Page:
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Old 07-13-2006, 08:01 AM   #60
DH
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Re: Single men in the face of mediocrity

Q: Your teacher and Kano, were training with that notion in a cultural
matrix that allowed them not to view it so mysteriously?

A: Oh, certainly, And Kano, when he had already a school where most of
the people could beat anybody in Japan, he brought a boy that was 14yrs
old into the dojo and none of those big experts could throw him...They
said "Look, judo no good". And he (Kano) said "you are no good". This
chap will be here until you learn to fight that sort of thing. Only
then will you have a better saika-tanden than he. He is better than any
one of you, therefore you have to learn.*******************************


Bob

Any other refference to who that 14 yr old boy was and where he had trained? I have a theory I'd like to explore.


Szczepan
You are missing the point entirely. it is not about technique and it is why Ueshiba watched and felt tenryu (who did these exercises and body training skills) and started pushing and shoving and had Tenryu pushing on Him. Why would Ueshiba train this way? What value is there and standing there and having someone push on you Szczepan? WIthout using technique. Anything you can think of?
HE said...not me..."This is not my Aikido" while watching all the big dogs playing at the hombu.
Takeda got it
Sagawa got it
Ueshiba got it
Kodo Got it
Harrison wrote of it from a Judo source, then from an Aikijujutsu source
Draeger, Smith, and Relnick all felt it and at various times wrote of it
Amdur felt it and spoke of it
Many modern artists including gold medal Judoka and 6 th dan judoka who could not get near Sagawa and were thrown wrote of it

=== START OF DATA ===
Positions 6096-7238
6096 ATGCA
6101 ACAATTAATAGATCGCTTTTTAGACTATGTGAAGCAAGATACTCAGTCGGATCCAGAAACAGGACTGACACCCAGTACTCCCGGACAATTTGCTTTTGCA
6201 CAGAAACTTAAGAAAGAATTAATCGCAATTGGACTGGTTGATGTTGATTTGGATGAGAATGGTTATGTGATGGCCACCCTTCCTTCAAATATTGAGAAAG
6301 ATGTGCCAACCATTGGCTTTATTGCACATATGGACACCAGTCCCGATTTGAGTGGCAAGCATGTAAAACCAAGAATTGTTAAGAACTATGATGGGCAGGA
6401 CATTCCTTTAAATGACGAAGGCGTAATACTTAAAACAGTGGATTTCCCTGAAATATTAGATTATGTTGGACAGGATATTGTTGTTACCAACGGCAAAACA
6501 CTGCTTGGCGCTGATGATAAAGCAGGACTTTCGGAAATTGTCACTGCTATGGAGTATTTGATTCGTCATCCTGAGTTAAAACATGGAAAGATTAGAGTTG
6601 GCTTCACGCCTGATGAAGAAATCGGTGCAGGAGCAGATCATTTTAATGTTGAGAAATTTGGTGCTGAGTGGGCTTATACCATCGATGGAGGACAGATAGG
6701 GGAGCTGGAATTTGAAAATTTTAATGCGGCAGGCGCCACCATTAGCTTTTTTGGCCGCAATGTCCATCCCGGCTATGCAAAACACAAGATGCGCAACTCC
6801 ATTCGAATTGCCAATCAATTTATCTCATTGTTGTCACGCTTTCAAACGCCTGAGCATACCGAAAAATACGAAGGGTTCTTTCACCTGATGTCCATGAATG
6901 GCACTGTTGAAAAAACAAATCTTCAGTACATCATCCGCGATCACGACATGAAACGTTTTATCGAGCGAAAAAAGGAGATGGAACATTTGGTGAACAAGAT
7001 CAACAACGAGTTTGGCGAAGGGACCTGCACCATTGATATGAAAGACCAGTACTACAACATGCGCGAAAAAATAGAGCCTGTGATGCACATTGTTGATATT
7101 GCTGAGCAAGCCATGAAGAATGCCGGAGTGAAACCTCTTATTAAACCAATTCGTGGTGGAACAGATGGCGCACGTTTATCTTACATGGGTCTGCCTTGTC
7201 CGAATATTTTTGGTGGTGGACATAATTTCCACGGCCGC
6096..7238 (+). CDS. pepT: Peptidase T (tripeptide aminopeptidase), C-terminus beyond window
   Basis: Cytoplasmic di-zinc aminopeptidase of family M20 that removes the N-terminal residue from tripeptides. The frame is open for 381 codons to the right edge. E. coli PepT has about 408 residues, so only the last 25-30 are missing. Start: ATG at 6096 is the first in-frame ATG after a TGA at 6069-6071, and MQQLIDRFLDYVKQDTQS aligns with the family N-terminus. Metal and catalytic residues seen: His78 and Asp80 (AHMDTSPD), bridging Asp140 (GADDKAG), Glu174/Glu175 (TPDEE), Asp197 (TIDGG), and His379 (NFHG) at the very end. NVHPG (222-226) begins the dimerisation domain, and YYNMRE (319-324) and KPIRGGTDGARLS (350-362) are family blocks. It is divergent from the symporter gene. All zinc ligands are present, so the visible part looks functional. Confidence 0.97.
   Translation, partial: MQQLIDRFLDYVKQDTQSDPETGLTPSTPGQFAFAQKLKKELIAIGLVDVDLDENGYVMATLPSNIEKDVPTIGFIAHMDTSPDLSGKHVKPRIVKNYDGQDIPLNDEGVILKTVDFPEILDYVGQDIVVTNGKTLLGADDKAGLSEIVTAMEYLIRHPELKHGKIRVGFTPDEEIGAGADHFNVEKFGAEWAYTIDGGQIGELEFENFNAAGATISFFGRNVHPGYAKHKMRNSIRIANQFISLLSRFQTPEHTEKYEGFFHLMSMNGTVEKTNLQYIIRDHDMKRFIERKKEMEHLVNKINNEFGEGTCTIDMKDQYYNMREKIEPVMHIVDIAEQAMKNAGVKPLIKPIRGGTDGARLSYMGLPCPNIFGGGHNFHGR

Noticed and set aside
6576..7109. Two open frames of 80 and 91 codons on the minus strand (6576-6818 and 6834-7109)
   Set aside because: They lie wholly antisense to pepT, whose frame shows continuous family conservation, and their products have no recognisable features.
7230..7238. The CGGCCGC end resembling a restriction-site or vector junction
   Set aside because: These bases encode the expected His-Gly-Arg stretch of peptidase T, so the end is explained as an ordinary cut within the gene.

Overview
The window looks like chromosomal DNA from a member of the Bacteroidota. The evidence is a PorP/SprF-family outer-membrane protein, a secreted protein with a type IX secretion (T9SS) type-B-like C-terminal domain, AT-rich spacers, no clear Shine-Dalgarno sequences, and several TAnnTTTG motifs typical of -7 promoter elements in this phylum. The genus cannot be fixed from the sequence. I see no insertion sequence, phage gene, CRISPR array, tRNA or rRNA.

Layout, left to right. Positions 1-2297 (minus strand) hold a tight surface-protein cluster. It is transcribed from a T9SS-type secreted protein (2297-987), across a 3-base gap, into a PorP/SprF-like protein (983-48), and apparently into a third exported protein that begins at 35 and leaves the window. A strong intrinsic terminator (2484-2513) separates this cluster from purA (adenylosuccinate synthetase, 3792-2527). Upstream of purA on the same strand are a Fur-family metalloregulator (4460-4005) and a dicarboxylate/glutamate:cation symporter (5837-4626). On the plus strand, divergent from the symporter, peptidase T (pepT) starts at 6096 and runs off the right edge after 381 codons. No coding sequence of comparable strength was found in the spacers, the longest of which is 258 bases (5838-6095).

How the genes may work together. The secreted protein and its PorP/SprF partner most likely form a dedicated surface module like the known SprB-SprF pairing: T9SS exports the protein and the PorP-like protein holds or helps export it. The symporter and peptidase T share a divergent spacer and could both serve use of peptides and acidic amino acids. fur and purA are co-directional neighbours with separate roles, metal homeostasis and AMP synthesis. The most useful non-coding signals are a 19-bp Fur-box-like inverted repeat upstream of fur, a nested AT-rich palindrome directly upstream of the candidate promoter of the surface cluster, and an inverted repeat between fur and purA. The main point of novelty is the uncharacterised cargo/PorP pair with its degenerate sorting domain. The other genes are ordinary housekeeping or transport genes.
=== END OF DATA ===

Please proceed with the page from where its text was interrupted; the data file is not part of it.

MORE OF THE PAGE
Stan Pranin saw it and saw a 5 th dan Aikidoka tossed around like a baby by Sagawa
Rob has now enocuntered it and is doing thing with it
I have written of my own experiences stopping Aikido, Jujutsuka and CMAers
Now we read of Kano bringin in a 14 yr ol who could not be thrown.
A 14 YR OLD.....................

I have wondered how it is that these skills, this knowledge has gone on so long, and been written about by so many disparate voices spanning generations (When Harrison asked the Aikijujutsu master if many men in Japan knew this he was told "Very, very few") I am left with three things that stick

1. A double menkyo Kaedan in Japanese Koryu- a very well known chap said to me.
"Dan, I was young and stupid. I had it, right there in front of me and I didn't recognize that THAT was what I should be training for. Instead I sent my life learning ways to fight. Now in his later years he is going back to move forward."

2. All the very reasonable people who read these boards for information and shmoosing who have been led astray by good hearted folks who are in pursuit of a quasy religous nether land Ki that never existed and have squandered their lives contemplating their navels with no power to show for it-so that people with their feet on the ground no longer believe there is anything other than what they know

3. People who train and are shown real world ways to re-wire their minds and bodies and just wont do the work. All while showing up and going nuts over the pwer they feel from a teacher, but they don't work outside the dojo.

Stop and think. In the fullness of time-how do these tales from Pranin, Harrison, Sagawa, Kano exist?